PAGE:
European Commission’s Retail Investment Strategy (RIS)

The European Commission, through its Retail Investment Strategy (RIS), aims to boost the participation of Retail investors in capital markets by enhancing their confidence through legal and regulatory measures.


Observations in the European Financial Landscape

This initiative arises from several observations within the European financial landscape:

  • Firstly, only 17% of European households’ assets are invested in risky assets.
  • Furthermore, the European Commission highlights a major disparity between fees paid by institutional and retail investors. Retail investors pay almost 40% more than institutionals.
  • Last but not least, 45% of Europeans do not trust the advice received from their financial intermediaries.

The European Commission considers that the current legal framework is not effective enough to provide the requirement level of transparency of management of conflict of interests and do not guarantee that retail investors are sold cost-effective products.


European Commission’s Proposed Measures for Enhancing Retail Investment Strategy

The European Commission published a proposal of Omnibus Directive amending several pieces of existing legislations: MiFID II, IDD, Solvency II, UCITS, AIFMD. Major impacts will affect producers and distributors of financial products. The magnitude of impacts will depend on how existing legislations have been translated and implemented.

More concretely the content of the RIS proposes measures across 8 key pillars to address these issues:

  1. Modernize rules related to information on financial instruments

Objective: Make information about investment products and services easy to access and understand.

  1. Develop benchmarks to compare asset performance

Objective: Ensure that investment products bring real value for money to retail investors.

  1. Ban inducements

Objective: Ensure that financial advice is aligned with retail investors’ best interests.

  1. Review the conflict of interests’ policy

Objective: Ensure that financial advice better meets the needs and objectives of retail investors.

  1. Ensure that financial advisors are fit to give advice

Objective: Boost financial literacy so retail investors make better decisions.

  1. Avoid misleading advertising

Objective: Protect retail investors from misleading marketing, including on social media.

  1. Downward revision of eligibility criteria to be recognized as a professional investor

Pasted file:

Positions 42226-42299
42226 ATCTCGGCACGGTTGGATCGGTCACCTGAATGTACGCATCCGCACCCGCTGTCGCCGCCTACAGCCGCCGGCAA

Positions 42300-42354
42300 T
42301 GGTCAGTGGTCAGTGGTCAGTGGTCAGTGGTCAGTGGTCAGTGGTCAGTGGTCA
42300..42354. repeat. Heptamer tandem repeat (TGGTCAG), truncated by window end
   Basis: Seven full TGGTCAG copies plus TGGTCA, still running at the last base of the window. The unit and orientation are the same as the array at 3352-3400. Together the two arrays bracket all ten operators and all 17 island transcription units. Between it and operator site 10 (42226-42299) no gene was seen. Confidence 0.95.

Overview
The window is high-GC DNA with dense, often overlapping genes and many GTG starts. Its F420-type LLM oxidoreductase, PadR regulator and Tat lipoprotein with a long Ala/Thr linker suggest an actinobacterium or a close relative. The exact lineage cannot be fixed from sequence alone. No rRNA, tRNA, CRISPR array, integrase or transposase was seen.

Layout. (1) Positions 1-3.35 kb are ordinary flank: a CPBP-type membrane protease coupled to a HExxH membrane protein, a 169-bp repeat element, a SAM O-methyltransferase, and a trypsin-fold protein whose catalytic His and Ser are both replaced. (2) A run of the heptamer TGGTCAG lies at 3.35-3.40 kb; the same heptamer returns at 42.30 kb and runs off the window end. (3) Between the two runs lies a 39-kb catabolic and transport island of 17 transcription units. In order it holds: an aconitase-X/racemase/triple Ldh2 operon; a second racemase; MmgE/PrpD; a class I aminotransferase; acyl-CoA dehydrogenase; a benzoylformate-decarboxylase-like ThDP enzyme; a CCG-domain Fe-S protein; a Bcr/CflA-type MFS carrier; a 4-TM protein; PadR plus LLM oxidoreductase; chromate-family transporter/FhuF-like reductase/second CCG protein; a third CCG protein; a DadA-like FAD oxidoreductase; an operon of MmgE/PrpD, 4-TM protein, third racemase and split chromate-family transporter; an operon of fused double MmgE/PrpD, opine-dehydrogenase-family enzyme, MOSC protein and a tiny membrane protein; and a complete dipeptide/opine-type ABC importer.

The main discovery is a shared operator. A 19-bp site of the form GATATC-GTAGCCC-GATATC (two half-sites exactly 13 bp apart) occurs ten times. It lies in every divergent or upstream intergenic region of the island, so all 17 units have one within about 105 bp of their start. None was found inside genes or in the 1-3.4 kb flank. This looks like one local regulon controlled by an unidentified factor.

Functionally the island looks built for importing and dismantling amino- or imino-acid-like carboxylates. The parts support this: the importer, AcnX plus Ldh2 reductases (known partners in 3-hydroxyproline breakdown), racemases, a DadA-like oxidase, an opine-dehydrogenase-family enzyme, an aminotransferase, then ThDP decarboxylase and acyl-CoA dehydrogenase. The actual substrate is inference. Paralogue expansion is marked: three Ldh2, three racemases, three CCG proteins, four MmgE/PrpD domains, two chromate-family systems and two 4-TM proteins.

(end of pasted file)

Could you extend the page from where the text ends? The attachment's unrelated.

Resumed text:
Objective: Reduce administrative burdens and improve accessibility for sophisticated investors.

  1. Improve cooperation between different competent authorities

Objective: Ensure that rules are properly and effectively applied in a coherent manner across the EU.


What does it mean for market participants?

Producers and Distributors of Financial Products must see RIS as a Game Changer



Beyond adaptations concerning advisor’s qualificationsstandardization of disclosures & warnings, but also marketing communication practices that we can consider as having a low or medium impact, the 3 topics below could be considered as having a high impact on business activities:


RIS will bring to retail investors and decrease the gap between institutional and retail prices

The Retail Investment Strategy (RIS) aims to narrow the gap between institutional and retail pricing structures, revolutionizing the landscape for retail investors. The RIS implements stringent measures to enhance transparency and fairness, empowering retail investors with equitable access to financial markets and products.

Through standardized regulations and increased scrutiny of pricing practices, this strategy aims to create a fair playing field, promoting greater trust and participation among retail investors.

Implications of the Retail Investment Strategy on Financial Institutions

Overall, the RIS seems geared towards improving the confidence of individual investors, which could positively influence their participation in financial markets. However, banks will need to adapt to the new standards, leading to operational adjustments and additional costs.

After the strong reactions of banks on benchmarks and ban of inducements, the final version of the directive is likely to evolve even further. One thing is certain, the implementation of the directive will occur early 2026.

Once again, producers and distributors of financial products will have to review the way they promote and sell financial products. Time has come to rethink how investment business operates and what value the business offers to its customers versus operating expenses.

Please refer to Business Model Innovation expertise on our website.


An Article by Nicolas Fortomaris, Senior Manager Investment At Dynafin